On a Sunday night after family dinner, my son who has been in recovery from an eating disorder for 19 months summoned me to please come to his room.
As I got to the top of the stairs I found him hysterical in tears. My first reaction was, “Oh my God, please don’t let him tell me that he had relapsed again.” The sheer horror and fear in his eyes were a look I had seen many times over the past five years. I went into his room and he began to sob. He shared with me a post from a girl he had been in residential treatment with the last time he was away. The post said she made the choice to die with the aid of hospice, and she was saying goodbye to her friends and loved ones. I sat in shock and disbelief. My mind went into overdrive with fear overcoming me.
I have had a lot of therapy, coaching and advice, but no one had prepared me for this. To watch this play out on social media was horrific. I held my son as he wept like a child. I stroked his hair telling him everything would be fine, but how sad and how sorry I was. When he came up for air, he requested some time to be alone to process what he had just learned. Reluctantly, I went downstairs just for a short time to share the devastating news with my husband and call his therapist. I did not want him to isolate or be left alone too long with his thoughts.
Quickly, she called me back. We talked about how to handle this horrific news. We knew it could be a potential trigger that could lead to survivor guilt and into a backward spiral to his past. She gave me wonderful tips. She advised me to try and keep his mind busy, and not let him perseverate on the possibility that perhaps death should have been his fate, not hers. We talked about the fact that some patients in this situation feel that they themselves did not successfully complete their own eating disorder. It sounds warped, but, it can occur. We also reached out to a friend of my husbands who was in recovery from his eating disorder and had been through a similar experience. That person in turn reached out to my son. What he told him was incredibly helpful. He advised him to write a letter that would never be sent, but would help him sort out his feelings and tell her what she had meant to him and to the world. He reminded my son that this young woman would always be with him in his heart. He shared books and videos to watch as well.
As the days went by, we talked about this young woman a lot. My son saw his various professional care team members and talked about losing his friend. He eventually used his wise mind to understand that he had to go on despite his grief. He had to celebrate his own recovery focused life. While he would never discuss it with me, I am sure he relieved his own near-death experiences when he too was hospitalized for refeeding. In those times, he had also been in that deep grasp of his eating disorder, lacking the will to fight. He also talked with a few of the people he had met who knew this young woman and they shared stories of how how amazing she was. They shared how they too were coping with this devastating news. While this was helpful for him, we monitored this interaction to ensure he did not spend too much time reliving his past. Resiliently, he handled this tragic situation with dignity, courage and grace.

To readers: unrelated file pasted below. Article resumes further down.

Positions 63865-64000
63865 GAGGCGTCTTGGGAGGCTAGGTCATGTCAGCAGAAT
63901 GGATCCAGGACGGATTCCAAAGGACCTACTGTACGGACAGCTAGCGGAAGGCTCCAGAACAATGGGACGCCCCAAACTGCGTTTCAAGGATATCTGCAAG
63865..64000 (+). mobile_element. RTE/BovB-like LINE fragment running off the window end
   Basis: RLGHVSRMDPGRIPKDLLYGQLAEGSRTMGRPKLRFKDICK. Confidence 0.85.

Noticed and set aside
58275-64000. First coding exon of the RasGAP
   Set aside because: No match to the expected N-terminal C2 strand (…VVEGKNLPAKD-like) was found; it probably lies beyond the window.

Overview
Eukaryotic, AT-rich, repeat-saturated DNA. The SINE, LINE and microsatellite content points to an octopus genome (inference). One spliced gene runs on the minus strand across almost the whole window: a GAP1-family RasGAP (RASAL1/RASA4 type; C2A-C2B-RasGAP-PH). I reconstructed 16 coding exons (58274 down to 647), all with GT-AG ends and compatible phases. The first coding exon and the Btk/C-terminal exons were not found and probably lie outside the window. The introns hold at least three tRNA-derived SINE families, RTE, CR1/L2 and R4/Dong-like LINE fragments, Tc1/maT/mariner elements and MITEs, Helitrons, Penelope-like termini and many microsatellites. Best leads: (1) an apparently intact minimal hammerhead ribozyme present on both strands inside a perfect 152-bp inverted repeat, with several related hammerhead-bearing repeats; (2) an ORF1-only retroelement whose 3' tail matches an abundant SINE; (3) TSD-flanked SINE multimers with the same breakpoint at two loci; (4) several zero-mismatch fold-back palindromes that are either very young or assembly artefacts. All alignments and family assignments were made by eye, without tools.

The young woman passed nearly two weeks after that first posting we read. I have found myself thinking of her and praying for her and her family constantly. I wept and felt a pervasive sadness that I had not felt since those very tough days in treatment with my son. I did not even know this beautiful young woman, and yet I felt like I had known her as I had known others who have struggled alongside my son. It haunted me in ways I never imagined. It will haunt me for years to come. To see someone struggle and fight, to ultimately lose the horrific battle is incomprehensible.
Eating disorders have the highest mortality rate of any mental illness. I have known this but, the reality when you see it is devastating. As a parent, there are moments like these when you relive all the memories and the battle you have just endured. You also are reminded that the eating disorder is never really gone. It is an illness that the patient will always carry with them. They are vulnerable and fragile in times of stress and sadness. It is vital that we always pay attention and never let that guard down. Like a weed in a crack in the sidewalk, it can spread and grow if not tended to. It is so critical that caregivers and family use resources and communicate constantly, even when your child does not want to. This beautiful young woman touched so many lives. She was an angel to so many and brought such joy into their lives. The loss her family is going through is unimaginable.
I dedicate this article to this sweet woman who I did not personally know, but whom for sure touched my heart and certainly that of my son. No one can prepare us for death. There is not a playbook. As parents, all we can do is love, hold onto and support our children as they go through losing someone they love. In times like this they show their vulnerability to us, and we discover how deep that bond is to protect them and ensure they cope and keep moving forward each day.
I hope that anyone who may be struggling from an eating disorder reaches out. There are so many people who can help. Please know that recovery is possible, and life is worth living. You are not alone.